The coalition’s call followed a letter from Commissioner Chester to school leaders that struck a significantly different tone than was communicated by him on the same subject in January 2016.
Most notably absent from Chester’s recent letter was anti-bullying language that had been included in 2016 instructions to school leaders on the MCAS, saying that students should not be pressured or punished if they declined to take the test.
In 2016, Chester told superintendents to try to persuade students to take the MCAS, but if they refused, “We ask principals and test proctors to handle refusals with sensitivity. Students should not be pressured to take the test, nor should they be punished for not taking the test.” [The memo is here.]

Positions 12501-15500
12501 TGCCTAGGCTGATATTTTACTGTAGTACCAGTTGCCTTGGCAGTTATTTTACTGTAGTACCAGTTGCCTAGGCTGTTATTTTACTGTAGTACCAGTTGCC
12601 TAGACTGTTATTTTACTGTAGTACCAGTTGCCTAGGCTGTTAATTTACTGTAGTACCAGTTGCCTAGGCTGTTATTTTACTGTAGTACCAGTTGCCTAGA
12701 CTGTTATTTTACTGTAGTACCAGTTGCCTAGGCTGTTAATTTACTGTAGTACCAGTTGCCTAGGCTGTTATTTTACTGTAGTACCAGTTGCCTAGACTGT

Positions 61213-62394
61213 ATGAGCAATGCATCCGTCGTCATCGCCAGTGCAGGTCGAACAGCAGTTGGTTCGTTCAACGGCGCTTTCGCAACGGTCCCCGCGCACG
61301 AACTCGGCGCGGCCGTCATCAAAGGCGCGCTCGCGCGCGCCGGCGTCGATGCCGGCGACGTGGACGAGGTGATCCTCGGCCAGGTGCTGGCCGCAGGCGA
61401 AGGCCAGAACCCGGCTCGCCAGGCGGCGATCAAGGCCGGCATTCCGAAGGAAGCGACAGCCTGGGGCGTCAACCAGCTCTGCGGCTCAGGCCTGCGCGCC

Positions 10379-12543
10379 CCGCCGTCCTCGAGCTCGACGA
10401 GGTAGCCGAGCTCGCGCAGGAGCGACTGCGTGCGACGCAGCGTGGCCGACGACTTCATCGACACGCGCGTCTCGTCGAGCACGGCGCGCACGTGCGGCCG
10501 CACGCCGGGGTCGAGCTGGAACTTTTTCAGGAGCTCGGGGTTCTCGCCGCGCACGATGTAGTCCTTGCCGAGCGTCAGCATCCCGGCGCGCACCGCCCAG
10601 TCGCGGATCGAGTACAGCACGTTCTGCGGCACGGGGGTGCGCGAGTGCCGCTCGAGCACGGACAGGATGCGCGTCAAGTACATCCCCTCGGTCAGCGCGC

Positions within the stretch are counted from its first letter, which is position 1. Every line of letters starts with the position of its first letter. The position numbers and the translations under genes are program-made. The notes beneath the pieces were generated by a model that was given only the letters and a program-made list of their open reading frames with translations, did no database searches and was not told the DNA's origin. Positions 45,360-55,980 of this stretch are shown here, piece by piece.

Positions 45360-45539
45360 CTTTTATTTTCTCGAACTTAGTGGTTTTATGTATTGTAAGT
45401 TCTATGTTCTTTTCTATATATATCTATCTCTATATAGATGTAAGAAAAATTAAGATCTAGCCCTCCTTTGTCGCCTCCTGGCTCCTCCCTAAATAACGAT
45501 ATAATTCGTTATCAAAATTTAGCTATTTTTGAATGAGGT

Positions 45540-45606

This week, he sent new instructions for handling opt-outs. → Read More